Mayor Anthony Calderone appears to be reconsidering the value of a complete community survey on the fate of the village-owned Altenheim property and the derelict village-owned apartment building at 512 Desplaines Ave.

“I don’t see that [the survey] is necessary,” he said today. The mayor said that he thought residents would be better served if the village folded the survey into the Comprehensive Plan process, which is scheduled to be completed in 2014.

On Monday’s Village Council agenda, the mayor has put a “mayor-led discussion” to talk about options for the survey.

“I want to give the public ample time and ample opportunity to formulate their opinions,” he said. The ideas unearthed during the comprehensive plan process might give residents more options. “If the residents are asked in a stand-alone survey, they’ll be asked to respond in a myopic view rather than look at it in a grander scale.”

But Commissioner for Public Property Chris Harris objected strongly to the mayor’s change of heart and characterized it as “going back on his word” and “backpedalling.”

A stand-alone village-wide survey regarding the two parcels was included (by village request) in the comprehensive plan proposal submitted by Wheaton Company Images, Inc. The company would be paid $100,000 for both the plan and the survey.

But the mayor seems to have changed his mind about its value. “Right now people are looking at Altenheim with laser glasses, rather than the big picture. Their opinion may change once we’ve incorporated comments and suggestions and outlook from the comprehensive plan.”

Harris disagrees and thinks the village should know as soon as possible what the residents desire for the parcel.

In recent years, Fenwick High School has inquired about buying the back 8 acres of the 11-acre Altenheim parcel for athletic uses that range from simple playing fields to a “sports complex” with lights for night games.

The idea seemed stalled until last spring, when Fenwick hired a new football coach from the minor leagues and put him in charge of fundraising. The school then presented the mayor with a letter of intent to make a purchase on May 15. The letter did not contain a purchase price offer, but did refer to two property appraisals. The high appraisal was $2.2 million and the low appraisal was $1.2 million.

The mayor is sole negotiator for the Altenheim property, having passed a local ordinance 4-1 giving him these powers. Former Public Property Commissioner Marty Tellalian had objected to the mayor having sole negotiating responsibilities and characterized the maneuver as legally questionable. Tellalian ran for mayor against Calderone in April, 2011 giving up his seat on the council, and lost by 150 votes.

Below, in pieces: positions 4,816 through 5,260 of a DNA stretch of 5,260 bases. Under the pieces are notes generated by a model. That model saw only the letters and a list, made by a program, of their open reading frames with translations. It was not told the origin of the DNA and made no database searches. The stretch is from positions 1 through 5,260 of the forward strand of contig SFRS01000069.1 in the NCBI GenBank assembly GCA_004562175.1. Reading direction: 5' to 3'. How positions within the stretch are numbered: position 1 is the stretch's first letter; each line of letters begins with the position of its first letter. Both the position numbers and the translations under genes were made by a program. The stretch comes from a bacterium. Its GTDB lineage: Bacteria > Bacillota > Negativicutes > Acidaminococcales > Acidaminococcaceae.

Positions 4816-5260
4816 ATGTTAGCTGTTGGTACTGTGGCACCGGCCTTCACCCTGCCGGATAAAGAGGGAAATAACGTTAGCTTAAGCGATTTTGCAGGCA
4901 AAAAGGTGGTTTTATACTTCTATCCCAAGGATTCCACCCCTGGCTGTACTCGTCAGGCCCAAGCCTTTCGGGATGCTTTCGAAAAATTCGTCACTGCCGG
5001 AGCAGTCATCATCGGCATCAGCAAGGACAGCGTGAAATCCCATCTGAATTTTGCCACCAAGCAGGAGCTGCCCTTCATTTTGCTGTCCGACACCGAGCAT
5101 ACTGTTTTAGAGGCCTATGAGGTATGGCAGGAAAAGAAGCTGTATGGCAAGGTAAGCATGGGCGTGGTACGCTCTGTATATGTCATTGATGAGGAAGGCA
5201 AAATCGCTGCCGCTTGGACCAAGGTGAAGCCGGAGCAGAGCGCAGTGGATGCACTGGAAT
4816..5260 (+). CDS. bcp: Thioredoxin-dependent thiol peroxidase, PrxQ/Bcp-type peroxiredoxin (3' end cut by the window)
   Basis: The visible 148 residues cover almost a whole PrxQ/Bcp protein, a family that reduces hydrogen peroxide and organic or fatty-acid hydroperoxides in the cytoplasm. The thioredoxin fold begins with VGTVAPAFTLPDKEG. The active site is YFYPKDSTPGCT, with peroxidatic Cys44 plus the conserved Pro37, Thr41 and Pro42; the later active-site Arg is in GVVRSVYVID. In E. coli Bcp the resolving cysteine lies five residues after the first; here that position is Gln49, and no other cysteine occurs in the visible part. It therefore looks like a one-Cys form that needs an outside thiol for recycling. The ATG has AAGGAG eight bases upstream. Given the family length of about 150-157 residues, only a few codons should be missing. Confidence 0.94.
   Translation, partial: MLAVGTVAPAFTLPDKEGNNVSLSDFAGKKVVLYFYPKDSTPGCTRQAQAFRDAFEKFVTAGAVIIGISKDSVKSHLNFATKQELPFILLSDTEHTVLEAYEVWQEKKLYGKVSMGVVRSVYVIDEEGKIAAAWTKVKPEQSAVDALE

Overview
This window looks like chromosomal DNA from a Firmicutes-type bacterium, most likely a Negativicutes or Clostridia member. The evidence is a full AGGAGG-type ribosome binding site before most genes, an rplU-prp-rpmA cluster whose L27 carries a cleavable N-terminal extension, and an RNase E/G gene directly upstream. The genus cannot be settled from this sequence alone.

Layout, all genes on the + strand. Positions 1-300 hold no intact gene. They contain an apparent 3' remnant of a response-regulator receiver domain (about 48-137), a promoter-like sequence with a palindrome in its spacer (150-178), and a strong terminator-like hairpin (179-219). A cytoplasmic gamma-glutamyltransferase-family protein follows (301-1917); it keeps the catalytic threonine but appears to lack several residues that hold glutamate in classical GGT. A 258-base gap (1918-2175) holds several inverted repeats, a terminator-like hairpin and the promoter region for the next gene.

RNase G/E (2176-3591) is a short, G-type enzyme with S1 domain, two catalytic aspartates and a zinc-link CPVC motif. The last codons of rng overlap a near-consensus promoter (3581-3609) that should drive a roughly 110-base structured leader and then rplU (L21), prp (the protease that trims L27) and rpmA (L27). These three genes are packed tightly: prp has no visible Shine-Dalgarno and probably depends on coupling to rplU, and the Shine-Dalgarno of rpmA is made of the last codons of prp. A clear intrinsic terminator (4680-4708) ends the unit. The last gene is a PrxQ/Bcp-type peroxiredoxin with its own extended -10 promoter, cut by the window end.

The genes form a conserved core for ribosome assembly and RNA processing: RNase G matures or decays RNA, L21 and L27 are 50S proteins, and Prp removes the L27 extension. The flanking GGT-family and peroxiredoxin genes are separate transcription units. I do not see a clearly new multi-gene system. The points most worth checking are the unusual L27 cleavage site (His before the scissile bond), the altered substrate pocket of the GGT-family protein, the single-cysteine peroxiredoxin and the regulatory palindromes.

Harris held a town hall meeting to discuss the two parcels in February. At the meeting, the mayor agreed that a survey of villagers would take place to get the pulse of the residents about their desires for the property.

The stand-alone survey was written into the village’s request for proposals (RFP) to be included in the $100,000 comprehensive plan contract.

“A RFP is a proposal,” the mayor said today. “Proposals are proposals, not the final agreement. They can be accepted or rejected or amended.”  He characterized the wording in the RFP as “we had the option of having Images, Inc. do an independent survey.”

He also said if the village was interested in a survey, they could do it themselves. “With our own internal resources we could produce a survey to go to all the residents of Forest Park.” Here he contradicted what he had said at the February town hall where he agreed an independent entity should conduct the survey.

The mayor said conversations with Images, Inc. have influenced his thinking on the survey. The mayor said the consultant company told him that a stand-alone survey was not as good as gathering resident input over the entire plan process, which he referred to as a “gaining process.”

Tracy Morse, president of Images, Inc. declined to talk about the described conversation and said, “I will have to defer to the village at this point. We follow ultimately what Forest Park wants to do.”

When asked what would happen if Fenwick made a solid offer before the plan was complete, the mayor said, “As far as I’m concerned, Fenwick is a non-issue right now. We are not at Fenwick’s mercy. The property has never been officially on the market. Fenwick approached us.”

But Harris strongly disagreed.

“What if Fenwick walks up with a check for $5 million from a single donor?”

Harris said he would try to create a social media campaign to get residents to attend the meeting Monday night and give their opinions about the necessity of the survey during public comment at 7 p.m.

“This baffles me. I don’t understand what the mayor’s afraid of,” he said.

The mayor said even though he himself thought the survey was “unnecessary — what is the good of it?” — he would put the question to the council Monday night.

“My recommendation is we leave it as part of the comprehensive plan process. There is no downside to waiting longer,” he said.

“But the majority of the council members may say, ‘Thanks, Mayor, but we’d like to do a survey sooner.’ So be it.”

Jean Lotus

Jean Lotus loves community journalism. She covers news, features, two school boards, village council, crime, park district and writes obits for Forest Park Review. She also covers the police beat for...